As the Supreme Court increasingly confronts cases challenging partisan gerrymandering, one underlying question appears to be: Is this getting worse? The answer is yes.
1. For years, party control of the House was stable. Now it’s regularly up for grabs. For at least 50 years, from 1950 to 2000, partisan control of the House was never perceived to be at stake during any redistricting cycle. The Democratic Party dominated the House; the Republican Party consigned itself to being the permanent minority.
From 1958 to 1994, the average number of seats the Republicans held was 170 — far from the 218 needed for a majority. Going all the way back to the New Deal, Republicans controlled the House for, remarkably, only four years out of the 60 leading up to 1994.
2. We’ve only had two redistricting cycles (2000 and 2010) in this new era. When the stakes are so high that partisan control of the House might hang in the balance, more aggressive partisan efforts to gerrymander will, not surprisingly, flourish.
Even so, the opportunity to gerrymander was less widespread in the 2000 round of redistricting than after the 2010 Census — because fewer state governments were under one party’s control. In 2000, 21 state governments had governorships and state legislatures controlled by one party; 15 of those were Republican. But by 2010, 33 state governments were under one-party control, 22 of them Republican.
3. More and more, people see the stakes in politics as existential. In other words, this decade of redistricting combined a toxic mix of exceptionally powerful incentives to gerrymander — and many more one-party states able to do it.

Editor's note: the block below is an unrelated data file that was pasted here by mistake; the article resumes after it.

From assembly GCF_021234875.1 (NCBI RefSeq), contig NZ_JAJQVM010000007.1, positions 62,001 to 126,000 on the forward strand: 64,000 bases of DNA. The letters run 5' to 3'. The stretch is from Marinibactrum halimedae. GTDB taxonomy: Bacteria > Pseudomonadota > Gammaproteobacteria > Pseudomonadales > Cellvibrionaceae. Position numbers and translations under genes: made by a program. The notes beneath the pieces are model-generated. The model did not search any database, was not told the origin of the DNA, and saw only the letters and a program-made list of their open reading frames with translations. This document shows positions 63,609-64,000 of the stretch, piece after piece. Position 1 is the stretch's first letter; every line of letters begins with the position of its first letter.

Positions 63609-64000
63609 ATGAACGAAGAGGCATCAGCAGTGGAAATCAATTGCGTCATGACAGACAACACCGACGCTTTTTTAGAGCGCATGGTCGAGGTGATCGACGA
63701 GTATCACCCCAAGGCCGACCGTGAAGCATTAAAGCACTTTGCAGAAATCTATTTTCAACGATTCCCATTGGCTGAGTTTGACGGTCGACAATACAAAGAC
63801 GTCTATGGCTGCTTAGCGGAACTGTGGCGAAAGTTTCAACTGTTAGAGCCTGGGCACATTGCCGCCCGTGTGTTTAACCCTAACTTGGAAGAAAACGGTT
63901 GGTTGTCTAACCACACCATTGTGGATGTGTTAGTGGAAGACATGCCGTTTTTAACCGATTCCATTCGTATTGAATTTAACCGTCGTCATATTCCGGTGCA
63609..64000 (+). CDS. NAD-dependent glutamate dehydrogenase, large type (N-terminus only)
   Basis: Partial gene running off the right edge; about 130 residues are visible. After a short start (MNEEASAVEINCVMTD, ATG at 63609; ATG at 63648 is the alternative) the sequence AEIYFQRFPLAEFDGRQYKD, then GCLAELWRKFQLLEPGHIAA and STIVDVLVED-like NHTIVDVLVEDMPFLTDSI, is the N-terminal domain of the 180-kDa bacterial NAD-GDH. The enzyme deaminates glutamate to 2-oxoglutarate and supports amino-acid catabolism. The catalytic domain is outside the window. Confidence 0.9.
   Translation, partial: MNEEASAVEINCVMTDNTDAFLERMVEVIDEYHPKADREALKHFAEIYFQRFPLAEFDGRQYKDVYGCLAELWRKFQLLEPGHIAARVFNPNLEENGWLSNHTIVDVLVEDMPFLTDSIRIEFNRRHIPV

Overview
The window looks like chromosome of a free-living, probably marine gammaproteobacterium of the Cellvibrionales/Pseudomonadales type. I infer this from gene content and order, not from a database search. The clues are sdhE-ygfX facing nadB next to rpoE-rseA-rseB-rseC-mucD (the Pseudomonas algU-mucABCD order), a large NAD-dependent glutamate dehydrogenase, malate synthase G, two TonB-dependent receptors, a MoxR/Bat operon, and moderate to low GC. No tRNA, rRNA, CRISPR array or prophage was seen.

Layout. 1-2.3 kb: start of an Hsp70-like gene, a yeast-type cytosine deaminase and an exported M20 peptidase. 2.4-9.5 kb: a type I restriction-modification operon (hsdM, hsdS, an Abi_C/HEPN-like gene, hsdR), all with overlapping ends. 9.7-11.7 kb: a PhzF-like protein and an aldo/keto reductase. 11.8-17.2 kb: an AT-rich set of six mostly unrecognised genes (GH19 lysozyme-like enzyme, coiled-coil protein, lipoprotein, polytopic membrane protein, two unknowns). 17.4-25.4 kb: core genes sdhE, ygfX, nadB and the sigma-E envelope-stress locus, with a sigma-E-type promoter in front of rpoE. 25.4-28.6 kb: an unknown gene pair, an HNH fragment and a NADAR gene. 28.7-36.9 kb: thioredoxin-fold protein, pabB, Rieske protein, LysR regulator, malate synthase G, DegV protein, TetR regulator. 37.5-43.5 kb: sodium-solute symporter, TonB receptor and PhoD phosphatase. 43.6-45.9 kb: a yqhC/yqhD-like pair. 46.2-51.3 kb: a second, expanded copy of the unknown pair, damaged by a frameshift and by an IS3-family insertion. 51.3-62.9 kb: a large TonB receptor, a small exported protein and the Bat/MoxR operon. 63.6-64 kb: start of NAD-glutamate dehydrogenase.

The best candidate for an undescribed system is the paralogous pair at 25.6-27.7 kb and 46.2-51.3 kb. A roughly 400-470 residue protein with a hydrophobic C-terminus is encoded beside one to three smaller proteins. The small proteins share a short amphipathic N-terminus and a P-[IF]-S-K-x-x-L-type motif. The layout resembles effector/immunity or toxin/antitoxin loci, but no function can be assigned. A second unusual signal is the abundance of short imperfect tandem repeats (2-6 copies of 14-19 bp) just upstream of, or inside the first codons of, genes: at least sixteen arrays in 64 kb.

The modern era of regular decennial redistricting began in the 1970s, when every state began to have to redraw districts every decade, after the new census, to meet the equal-population requirements of the Supreme Court’s one-vote, one-person doctrine.
Our politics are so polarized that partisan political conflicts have come to seem existential. Each party believes that, if the other gains control, the very identity of the United States will be compromised. The perceived stakes could not be much higher.
On top of these structural changes in politics, other more widely recognized factors contribute to making gerrymandering worse today. Technological changes make precision gerrymandering easier. Voters are far more polarized, which makes gerrymanders more reliable and enduring because voting patterns are more stable and easier to predict.
Gerrymandering has existed since our first elections. But partisan gerrymandering today is far more extreme and pervasive than in the past. And unless something changes — such as meaningful constitutional constraints or measures that give the power to draw districts to independent institutions rather than to partisan state legislatures — every reason exists to expect it will get worse still.